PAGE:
Sunday, August 6, 2017


As I sat watching Kathryn Bigelow's new film DETROIT I couldn't stop thinking about her other films THE HURT LOCKER and ZERO DARK THIRTY. Her new film completes this kind of Docudrama trilogy. Or maybe not? The Docudrama might be Bigelow's thing from now on?

While watching DETROIT I also kept thinking about the documentary THE THIN BLUE LINE, and even Kurosawa's RASHOMON (me and my cinematic mind). But mainly I kept thinking about how gifted Kathryn Bigelow is as a filmmaker. Her eye for detail is amazing! Once the movie started I could not blink. And I became a fly on the wall during the raid at the Algiers Motel.

DETROIT opens up with how the riots started. A welcome home party for a couple of Vietnam vets gets crashed by the police because the building did not have a liquor license. Weak, but I guess that's 1967 for ya! So Detroit's finest fill 3 paddy wagons full of African Americans and send them off. The excessive act sets off the riots leaving Motor City a war zone.

Some time has passed but there is still unrest and a curfew, state police and national guard are helping city police.

In the first act of the film there are three storylines going on:

Three racist police officers are out on patrol, and one of them shoots and kills a defenseless looter. His superior turns the case to the DA.

Next we meet a young man pulling a triple shift working as a security guard to protect a grocery store. This character, played by John Boyega (STAR WARS: THE FORCE AWAKENS, ATTACK THE BLOCK) stole the show for me. His character Melvin Dismukes brings a level headedness to all the terror and chaos happening in the film. Expect to see a nomination come Oscar time

And lastly we meet a group of young talented singers called The Dramatics. They are just about to perform in front of their biggest crowd yet, when all of a sudden the police shut it down because of some rioting. Because of the chaos the group shack up at the Algiers Motel.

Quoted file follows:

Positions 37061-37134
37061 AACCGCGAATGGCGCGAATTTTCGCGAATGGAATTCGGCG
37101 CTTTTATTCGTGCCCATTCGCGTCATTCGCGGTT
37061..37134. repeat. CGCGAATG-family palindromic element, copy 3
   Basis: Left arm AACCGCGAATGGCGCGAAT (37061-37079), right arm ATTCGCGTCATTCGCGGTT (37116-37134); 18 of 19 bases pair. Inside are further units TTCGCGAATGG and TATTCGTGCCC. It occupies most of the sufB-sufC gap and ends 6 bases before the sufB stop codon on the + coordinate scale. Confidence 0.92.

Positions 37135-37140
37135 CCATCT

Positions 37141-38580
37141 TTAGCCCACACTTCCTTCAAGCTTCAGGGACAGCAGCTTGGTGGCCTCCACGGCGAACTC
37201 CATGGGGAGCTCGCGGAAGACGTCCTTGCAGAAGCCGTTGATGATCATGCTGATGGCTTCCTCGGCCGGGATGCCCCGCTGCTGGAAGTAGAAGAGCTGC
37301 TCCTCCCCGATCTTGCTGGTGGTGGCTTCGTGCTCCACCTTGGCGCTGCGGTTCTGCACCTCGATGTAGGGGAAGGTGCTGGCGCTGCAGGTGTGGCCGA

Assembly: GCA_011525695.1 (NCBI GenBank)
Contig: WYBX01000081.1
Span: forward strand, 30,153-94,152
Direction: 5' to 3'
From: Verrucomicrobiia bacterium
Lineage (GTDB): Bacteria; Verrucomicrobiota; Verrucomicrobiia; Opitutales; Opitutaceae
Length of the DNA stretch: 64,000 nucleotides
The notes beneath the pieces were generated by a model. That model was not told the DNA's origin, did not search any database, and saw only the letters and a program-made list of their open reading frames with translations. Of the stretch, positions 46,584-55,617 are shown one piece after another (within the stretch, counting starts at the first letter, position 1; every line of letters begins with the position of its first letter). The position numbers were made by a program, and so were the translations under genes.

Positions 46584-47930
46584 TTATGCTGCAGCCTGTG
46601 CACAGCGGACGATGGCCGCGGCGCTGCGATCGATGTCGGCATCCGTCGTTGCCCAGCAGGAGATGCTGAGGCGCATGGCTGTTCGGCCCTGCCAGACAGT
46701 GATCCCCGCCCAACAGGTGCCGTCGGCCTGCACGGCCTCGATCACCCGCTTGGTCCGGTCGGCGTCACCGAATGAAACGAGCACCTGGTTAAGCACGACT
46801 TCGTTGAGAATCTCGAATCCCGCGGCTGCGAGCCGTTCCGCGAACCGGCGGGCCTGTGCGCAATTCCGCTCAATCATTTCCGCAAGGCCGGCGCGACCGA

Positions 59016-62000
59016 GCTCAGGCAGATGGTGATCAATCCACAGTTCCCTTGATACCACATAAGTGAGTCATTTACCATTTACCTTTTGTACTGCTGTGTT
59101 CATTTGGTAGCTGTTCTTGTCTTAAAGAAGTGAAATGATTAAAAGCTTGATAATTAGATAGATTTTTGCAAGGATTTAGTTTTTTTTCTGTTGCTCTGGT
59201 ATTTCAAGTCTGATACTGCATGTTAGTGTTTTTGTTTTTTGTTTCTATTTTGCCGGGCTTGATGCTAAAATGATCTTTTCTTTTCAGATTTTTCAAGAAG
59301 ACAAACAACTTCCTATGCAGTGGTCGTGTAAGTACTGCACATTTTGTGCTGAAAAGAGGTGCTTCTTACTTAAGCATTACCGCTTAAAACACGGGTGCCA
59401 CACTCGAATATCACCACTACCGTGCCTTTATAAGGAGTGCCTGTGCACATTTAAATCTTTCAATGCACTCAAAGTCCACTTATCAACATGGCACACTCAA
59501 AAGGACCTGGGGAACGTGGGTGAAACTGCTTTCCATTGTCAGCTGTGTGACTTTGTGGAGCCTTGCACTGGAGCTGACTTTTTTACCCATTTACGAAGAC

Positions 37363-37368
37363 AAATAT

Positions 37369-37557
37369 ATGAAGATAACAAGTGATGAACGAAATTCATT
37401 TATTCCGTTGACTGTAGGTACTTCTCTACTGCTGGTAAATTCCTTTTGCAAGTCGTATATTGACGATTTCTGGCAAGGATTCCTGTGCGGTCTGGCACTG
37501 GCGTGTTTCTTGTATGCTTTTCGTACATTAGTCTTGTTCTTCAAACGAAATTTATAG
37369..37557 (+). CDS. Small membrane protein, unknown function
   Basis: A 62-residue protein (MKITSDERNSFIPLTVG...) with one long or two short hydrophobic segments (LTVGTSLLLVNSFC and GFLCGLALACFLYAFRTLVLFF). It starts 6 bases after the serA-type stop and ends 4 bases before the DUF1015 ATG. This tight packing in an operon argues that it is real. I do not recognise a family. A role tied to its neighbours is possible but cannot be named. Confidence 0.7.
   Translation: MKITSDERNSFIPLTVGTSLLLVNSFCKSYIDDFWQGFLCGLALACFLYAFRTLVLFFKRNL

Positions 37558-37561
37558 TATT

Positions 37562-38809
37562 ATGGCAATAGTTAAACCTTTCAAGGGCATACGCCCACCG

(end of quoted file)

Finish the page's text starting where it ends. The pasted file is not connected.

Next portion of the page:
Larry, lead singer of the group and his friend Fred meet two lovely young ladies (maybe hookers?). The four of them go back to the room where the ladies are staying. Turns out that the room already has a party going on. Things get tense when a young gentleman gets distraught at all the racist police. Trying to scare some of people in the room by making a point, he shoots off a starter pistol.

A block or two away police and national guardsmen think they are under attack by a sniper. Back up is called and the racist cops we met earlier take the call (uh-oh). And being a hero, Dismukes locks up the grocery store and goes to help (uh-oh again).

The raid on the Algiers Motel takes place in about the middle of the film, and it is without a doubt the strongest act in the movie. Here is where Bigelow's background in genre filmmaking comes into play. The raid is intense and you feel like you're watching a horror movie!

Unfortunately, DETROIT starts to become a little long in the tooth in the third act of the film. It's still a good movie but the trial of the 3 police officers just felt off? Or maybe it was the fact that I had a feeling how badly things were going to end with a jury of all white people deciding the fate of the officers! And when it got to the end of the film I started to think to myself "There was no 'Based On True Events' title card at the beginning of the movie"? Odd?

My only complaint about the film is that I wish it was based more on true events. The end of the movie states that there just wasn't enough evidence in the Algiers incident, and they had to dramatize most of it. If the filmmakers were able to accomplish this I think DETROIT would have been even better! With that being said, the fact remains that 3 young black men were murdered and no justice was found!

Now you know why I thought of films like THE THIN BLUE LINE and RASHOMON.

DETROIT is Highly Recommended!!

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